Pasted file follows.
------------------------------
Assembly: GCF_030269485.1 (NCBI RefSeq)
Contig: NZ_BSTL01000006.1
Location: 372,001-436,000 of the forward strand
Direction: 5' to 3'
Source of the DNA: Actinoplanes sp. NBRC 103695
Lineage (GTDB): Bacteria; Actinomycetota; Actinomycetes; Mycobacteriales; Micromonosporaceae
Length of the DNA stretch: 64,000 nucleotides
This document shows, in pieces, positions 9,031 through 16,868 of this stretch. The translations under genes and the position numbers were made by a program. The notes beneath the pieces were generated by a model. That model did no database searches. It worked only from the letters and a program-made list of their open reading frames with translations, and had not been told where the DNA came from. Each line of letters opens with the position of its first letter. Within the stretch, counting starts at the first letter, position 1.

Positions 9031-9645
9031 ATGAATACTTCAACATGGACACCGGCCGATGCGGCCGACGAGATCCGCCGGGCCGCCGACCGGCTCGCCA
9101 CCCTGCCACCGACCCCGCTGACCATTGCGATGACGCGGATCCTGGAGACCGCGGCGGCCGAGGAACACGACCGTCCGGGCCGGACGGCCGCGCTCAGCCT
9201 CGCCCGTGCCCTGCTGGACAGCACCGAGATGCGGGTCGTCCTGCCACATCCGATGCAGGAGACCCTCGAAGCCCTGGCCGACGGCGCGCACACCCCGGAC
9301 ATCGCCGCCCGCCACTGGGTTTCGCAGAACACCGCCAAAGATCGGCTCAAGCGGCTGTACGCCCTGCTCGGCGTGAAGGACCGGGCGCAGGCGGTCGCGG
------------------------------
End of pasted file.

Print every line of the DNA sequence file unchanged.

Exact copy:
Assembly: GCF_030269485.1 (NCBI RefSeq)
Contig: NZ_BSTL01000006.1
Location: 372,001-436,000 of the forward strand
Direction: 5' to 3'
Source of the DNA: Actinoplanes sp. NBRC 103695
Lineage (GTDB): Bacteria; Actinomycetota; Actinomycetes; Mycobacteriales; Micromonosporaceae
Length of the DNA stretch: 64,000 nucleotides
This document shows, in pieces, positions 9,031 through 16,868 of this stretch. The translations under genes and the position numbers were made by a program. The notes beneath the pieces were generated by a model. That model did no database searches. It worked only from the letters and a program-made list of their open reading frames with translations, and had not been told where the DNA came from. Each line of letters opens with the position of its first letter. Within the stretch, counting starts at the first letter, position 1.

Positions 9031-9645
9031 ATGAATACTTCAACATGGACACCGGCCGATGCGGCCGACGAGATCCGCCGGGCCGCCGACCGGCTCGCCA
9101 CCCTGCCACCGACCCCGCTGACCATTGCGATGACGCGGATCCTGGAGACCGCGGCGGCCGAGGAACACGACCGTCCGGGCCGGACGGCCGCGCTCAGCCT
9201 CGCCCGTGCCCTGCTGGACAGCACCGAGATGCGGGTCGTCCTGCCACATCCGATGCAGGAGACCCTCGAAGCCCTGGCCGACGGCGCGCACACCCCGGAC
9301 ATCGCCGCCCGCCACTGGGTTTCGCAGAACACCGCCAAAGATCGGCTCAAGCGGCTGTACGCCCTGCTCGGCGTGAAGGACCGGGCGCAGGCGGTCGCGG